- Crafts / Weaving: Roots used for weaving fans, baskets, and making fragrant mats. Dried culms used for making brooms and to thatch roofs. Flower stalks are used in making mats, and occasionally, brooms. Leaves sometimes made into awnings and sunshades.
- Perfume: Prized for its agreeable odor, akin to that of sandal wood. Dried roots used to perfume clothes. Shavings used for filling sachet bags.
- Vetiver oil: Vetiver oil is a constituent of high-grade perfumes and cosmetics. Used for making agarbattis, massage blends, soaps, soft drinks, pan masala. () Oil is mixed in sorbets and beverages as flavoring agent. Oil claimed to have an aphrodisiac effect. (23) Vetiver oil is also known as Oil of Tranquility, with a fragrance all of its own, and with no synthetic substitute. Annual world trade in vetiver oil is estimated around 250 tons (about $20-200 million a year). Main producers are are Haiti, Indonesia, China, Japan, India, and Brazil, while main consumers are USA, Europe, India, and Japan. (25)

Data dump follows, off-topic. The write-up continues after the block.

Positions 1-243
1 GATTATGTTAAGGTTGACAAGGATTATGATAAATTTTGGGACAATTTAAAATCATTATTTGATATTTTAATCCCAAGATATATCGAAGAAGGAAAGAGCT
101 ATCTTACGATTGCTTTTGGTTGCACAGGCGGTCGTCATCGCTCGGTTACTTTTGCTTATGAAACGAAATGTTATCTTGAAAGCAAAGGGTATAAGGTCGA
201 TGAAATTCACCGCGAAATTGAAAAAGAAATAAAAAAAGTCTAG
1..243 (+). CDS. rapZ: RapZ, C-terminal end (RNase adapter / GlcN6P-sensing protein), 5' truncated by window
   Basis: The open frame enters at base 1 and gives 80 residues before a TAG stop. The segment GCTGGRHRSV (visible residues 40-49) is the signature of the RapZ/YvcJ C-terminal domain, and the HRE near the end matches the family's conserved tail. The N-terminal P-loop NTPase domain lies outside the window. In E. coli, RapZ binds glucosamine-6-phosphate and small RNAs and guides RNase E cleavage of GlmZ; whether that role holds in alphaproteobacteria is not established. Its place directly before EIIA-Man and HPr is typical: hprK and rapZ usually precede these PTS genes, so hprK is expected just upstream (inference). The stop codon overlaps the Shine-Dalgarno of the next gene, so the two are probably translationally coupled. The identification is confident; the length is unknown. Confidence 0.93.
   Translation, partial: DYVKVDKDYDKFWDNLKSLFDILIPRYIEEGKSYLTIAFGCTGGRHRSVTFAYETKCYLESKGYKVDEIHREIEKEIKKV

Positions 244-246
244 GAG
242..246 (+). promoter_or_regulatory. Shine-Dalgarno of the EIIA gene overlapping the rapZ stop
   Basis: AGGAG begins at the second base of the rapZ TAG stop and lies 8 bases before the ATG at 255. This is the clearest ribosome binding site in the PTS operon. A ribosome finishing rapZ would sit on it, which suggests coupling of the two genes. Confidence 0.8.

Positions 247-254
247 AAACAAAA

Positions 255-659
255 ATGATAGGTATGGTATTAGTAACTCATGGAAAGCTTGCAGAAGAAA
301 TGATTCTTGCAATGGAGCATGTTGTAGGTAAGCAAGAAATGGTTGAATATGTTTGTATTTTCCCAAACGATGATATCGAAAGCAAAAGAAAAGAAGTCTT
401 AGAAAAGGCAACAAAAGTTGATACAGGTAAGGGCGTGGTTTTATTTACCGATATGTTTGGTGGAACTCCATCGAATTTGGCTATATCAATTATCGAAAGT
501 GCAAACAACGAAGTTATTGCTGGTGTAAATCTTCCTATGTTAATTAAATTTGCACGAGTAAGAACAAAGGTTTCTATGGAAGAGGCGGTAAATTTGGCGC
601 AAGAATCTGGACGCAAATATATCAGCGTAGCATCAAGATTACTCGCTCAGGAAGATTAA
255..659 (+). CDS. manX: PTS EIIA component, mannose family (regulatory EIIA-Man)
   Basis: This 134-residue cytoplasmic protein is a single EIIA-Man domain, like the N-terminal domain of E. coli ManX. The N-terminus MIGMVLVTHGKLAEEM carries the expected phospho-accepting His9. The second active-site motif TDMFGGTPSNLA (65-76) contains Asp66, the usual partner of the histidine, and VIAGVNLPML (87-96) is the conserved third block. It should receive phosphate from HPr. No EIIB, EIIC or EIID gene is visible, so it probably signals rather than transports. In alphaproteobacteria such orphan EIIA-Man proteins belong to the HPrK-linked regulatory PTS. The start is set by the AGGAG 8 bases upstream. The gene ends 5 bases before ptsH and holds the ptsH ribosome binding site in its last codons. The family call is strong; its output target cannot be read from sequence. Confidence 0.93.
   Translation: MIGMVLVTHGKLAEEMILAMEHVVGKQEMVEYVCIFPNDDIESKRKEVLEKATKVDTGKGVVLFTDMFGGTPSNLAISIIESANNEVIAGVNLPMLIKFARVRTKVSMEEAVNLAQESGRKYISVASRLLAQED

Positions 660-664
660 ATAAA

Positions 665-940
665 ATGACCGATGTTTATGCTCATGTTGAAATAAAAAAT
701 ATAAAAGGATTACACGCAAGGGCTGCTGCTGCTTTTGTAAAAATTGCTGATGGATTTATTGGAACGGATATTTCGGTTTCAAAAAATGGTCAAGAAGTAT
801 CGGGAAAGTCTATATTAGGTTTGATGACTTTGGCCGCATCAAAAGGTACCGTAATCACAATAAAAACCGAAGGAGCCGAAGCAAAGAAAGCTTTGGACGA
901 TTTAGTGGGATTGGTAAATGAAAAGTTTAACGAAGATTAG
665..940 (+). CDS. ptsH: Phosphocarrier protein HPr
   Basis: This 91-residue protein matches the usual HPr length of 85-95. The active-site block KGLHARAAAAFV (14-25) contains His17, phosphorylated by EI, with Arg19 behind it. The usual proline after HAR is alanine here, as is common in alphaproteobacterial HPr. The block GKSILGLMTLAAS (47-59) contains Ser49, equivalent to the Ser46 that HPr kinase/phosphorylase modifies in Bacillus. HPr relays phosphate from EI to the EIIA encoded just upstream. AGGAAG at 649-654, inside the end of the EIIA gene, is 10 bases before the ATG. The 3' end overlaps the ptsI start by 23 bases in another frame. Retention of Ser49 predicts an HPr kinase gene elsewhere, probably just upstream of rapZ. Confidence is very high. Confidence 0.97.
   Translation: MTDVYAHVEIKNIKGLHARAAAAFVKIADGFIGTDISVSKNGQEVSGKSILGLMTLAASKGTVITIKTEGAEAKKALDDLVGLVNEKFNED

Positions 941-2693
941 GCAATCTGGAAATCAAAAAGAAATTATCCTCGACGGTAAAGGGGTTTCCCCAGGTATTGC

- Phytotechnology :
A super-absorbent and deep rooted perennial grass with use for landfill rehabilitation, erosion, and leachate control. Also recommended for rehabilitation of mining areas.
- Planting uses:
Harvested leaves, culms, and roots utilized after processing as mulch, compost, nursery block of planting medium.
- Fodder:
Young leaves grazed by cattle and sheep.
- Construction / Industrial products:
Used for roof thatching, vetiver-clay composites, veneer-fiber board, ash for concrete work, straw bales, pulp and paper products.

Antihypertensive / Antispasmodic:
Study of aqueous-methanolic crude extract of A muricatus showed a cardiodepressant effect on the rate and force of spontaneous contractions. In isolated rabbit jejunal preparations, it showed a relaxation of spontaneous and high K-induced contractions, suggesting a spasmolytic effect mediated possibly through calcium channel-blockade. Phytochemical screening yielded phenols, saponins, tannins, and terpenes, which may be responsible for the cardiodepressant, vasodilator and antispasmodic effects. (1)
Anti-Inflammatory: Study showed that A. muricatus extract possesses anti-inflammatory property by inhibiting serotonin, histamine and prostaglandin biosynthesis.(2)
Termite Repellent and Toxicant / Nootkatone: Study isolated nootkatone which was found to be a significant repellent and toxicant of termites. Nootkatone is an effective repellent or toxicant either alone or as an addition to other substrates, including mulches made from vetiver grass roots or other wood products. It is non-toxic to humans and environmentally safe. (3)